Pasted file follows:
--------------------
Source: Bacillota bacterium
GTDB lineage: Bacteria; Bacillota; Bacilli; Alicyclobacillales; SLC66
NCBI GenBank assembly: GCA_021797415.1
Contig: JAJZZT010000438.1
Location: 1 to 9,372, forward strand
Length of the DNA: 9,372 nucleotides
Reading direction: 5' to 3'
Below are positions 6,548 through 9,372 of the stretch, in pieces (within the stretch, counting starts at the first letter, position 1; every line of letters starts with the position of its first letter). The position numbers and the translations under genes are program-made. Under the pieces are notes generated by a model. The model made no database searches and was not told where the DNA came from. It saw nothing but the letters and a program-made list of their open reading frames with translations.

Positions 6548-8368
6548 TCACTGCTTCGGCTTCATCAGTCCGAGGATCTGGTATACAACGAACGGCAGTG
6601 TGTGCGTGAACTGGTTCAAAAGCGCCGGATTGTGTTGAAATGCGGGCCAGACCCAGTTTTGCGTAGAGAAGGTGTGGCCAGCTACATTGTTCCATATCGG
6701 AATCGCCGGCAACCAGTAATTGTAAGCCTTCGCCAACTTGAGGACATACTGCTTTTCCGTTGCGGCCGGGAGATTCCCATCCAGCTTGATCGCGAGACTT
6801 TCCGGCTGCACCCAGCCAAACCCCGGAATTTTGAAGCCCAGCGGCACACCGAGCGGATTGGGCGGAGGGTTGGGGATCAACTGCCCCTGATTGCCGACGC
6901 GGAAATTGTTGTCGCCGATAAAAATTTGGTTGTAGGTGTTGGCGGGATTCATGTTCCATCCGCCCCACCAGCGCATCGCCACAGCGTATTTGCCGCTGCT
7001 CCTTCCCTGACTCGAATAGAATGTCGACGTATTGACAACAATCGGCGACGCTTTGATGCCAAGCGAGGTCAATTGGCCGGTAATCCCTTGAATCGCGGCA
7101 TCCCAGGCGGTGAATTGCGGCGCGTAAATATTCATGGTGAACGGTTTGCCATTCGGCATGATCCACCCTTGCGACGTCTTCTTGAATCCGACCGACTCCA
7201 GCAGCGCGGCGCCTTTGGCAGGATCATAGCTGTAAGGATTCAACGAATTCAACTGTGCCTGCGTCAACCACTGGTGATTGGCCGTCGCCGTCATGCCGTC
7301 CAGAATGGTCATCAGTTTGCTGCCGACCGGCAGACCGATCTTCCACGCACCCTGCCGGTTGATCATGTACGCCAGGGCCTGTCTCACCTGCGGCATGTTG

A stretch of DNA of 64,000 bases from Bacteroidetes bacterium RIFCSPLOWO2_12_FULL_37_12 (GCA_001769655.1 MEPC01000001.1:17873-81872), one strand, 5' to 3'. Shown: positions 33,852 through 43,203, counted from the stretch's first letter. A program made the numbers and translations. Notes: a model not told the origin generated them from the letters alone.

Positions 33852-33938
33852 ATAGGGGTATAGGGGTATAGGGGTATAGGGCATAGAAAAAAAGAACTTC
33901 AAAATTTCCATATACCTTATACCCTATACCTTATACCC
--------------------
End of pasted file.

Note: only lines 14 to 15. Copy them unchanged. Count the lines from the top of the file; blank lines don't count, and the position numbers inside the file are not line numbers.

6901 GGAAATTGTTGTCGCCGATAAAAATTTGGTTGTAGGTGTTGGCGGGATTCATGTTCCATCCGCCCCACCAGCGCATCGCCACAGCGTATTTGCCGCTGCT
7001 CCTTCCCTGACTCGAATAGAATGTCGACGTATTGACAACAATCGGCGACGCTTTGATGCCAAGCGAGGTCAATTGGCCGGTAATCCCTTGAATCGCGGCA